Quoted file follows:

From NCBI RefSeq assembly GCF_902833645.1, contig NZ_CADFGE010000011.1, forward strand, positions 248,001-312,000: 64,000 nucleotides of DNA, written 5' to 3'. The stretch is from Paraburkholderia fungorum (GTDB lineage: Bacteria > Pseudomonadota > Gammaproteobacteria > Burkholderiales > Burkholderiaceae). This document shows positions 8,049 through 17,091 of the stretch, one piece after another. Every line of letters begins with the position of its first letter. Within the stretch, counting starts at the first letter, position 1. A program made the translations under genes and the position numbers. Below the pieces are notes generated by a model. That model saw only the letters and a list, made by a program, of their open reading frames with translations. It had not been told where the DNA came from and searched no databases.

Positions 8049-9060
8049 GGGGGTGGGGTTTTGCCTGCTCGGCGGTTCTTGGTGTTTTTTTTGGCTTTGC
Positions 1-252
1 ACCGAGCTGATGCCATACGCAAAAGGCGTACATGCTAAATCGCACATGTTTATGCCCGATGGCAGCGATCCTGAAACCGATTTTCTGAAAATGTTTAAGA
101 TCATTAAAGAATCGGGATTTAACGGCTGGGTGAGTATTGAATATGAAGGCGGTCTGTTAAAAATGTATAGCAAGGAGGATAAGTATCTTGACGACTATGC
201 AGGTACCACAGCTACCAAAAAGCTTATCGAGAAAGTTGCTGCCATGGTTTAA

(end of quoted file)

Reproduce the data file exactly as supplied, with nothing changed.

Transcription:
From NCBI RefSeq assembly GCF_902833645.1, contig NZ_CADFGE010000011.1, forward strand, positions 248,001-312,000: 64,000 nucleotides of DNA, written 5' to 3'. The stretch is from Paraburkholderia fungorum (GTDB lineage: Bacteria > Pseudomonadota > Gammaproteobacteria > Burkholderiales > Burkholderiaceae). This document shows positions 8,049 through 17,091 of the stretch, one piece after another. Every line of letters begins with the position of its first letter. Within the stretch, counting starts at the first letter, position 1. A program made the translations under genes and the position numbers. Below the pieces are notes generated by a model. That model saw only the letters and a list, made by a program, of their open reading frames with translations. It had not been told where the DNA came from and searched no databases.

Positions 8049-9060
8049 GGGGGTGGGGTTTTGCCTGCTCGGCGGTTCTTGGTGTTTTTTTTGGCTTTGC
Positions 1-252
1 ACCGAGCTGATGCCATACGCAAAAGGCGTACATGCTAAATCGCACATGTTTATGCCCGATGGCAGCGATCCTGAAACCGATTTTCTGAAAATGTTTAAGA
101 TCATTAAAGAATCGGGATTTAACGGCTGGGTGAGTATTGAATATGAAGGCGGTCTGTTAAAAATGTATAGCAAGGAGGATAAGTATCTTGACGACTATGC
201 AGGTACCACAGCTACCAAAAAGCTTATCGAGAAAGTTGCTGCCATGGTTTAA